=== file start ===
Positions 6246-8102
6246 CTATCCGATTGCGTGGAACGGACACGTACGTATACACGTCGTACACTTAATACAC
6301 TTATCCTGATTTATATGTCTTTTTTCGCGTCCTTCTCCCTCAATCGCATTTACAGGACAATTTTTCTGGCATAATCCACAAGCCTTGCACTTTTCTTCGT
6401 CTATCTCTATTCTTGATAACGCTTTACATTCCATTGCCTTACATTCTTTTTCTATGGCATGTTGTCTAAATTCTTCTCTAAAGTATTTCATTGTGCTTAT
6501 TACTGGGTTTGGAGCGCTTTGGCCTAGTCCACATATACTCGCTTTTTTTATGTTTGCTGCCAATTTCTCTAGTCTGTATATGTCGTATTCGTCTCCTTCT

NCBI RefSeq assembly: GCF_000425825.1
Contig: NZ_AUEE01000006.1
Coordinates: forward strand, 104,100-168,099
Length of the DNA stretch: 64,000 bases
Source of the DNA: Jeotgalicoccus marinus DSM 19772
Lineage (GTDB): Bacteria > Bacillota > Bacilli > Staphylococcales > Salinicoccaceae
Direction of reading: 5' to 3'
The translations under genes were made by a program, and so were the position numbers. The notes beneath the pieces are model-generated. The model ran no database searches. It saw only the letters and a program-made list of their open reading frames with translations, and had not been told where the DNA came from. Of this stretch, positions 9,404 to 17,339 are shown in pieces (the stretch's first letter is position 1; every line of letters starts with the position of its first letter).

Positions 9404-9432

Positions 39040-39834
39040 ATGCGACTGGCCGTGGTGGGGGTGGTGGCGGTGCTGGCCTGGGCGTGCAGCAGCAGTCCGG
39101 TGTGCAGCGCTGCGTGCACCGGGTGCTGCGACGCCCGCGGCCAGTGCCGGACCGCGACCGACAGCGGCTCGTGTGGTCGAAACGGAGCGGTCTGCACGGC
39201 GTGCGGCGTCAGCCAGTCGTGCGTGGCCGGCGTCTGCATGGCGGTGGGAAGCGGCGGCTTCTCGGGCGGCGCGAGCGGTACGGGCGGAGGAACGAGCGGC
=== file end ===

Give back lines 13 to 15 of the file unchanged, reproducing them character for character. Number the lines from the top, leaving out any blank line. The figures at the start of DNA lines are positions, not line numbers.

The translations under genes were made by a program, and so were the position numbers. The notes beneath the pieces are model-generated. The model ran no database searches. It saw only the letters and a program-made list of their open reading frames with translations, and had not been told where the DNA came from. Of this stretch, positions 9,404 to 17,339 are shown in pieces (the stretch's first letter is position 1; every line of letters starts with the position of its first letter).

Positions 9404-9432

Positions 39040-39834